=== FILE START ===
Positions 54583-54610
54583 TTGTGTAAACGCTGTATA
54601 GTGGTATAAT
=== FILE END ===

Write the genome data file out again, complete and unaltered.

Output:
Positions 54583-54610
54583 TTGTGTAAACGCTGTATA
54601 GTGGTATAAT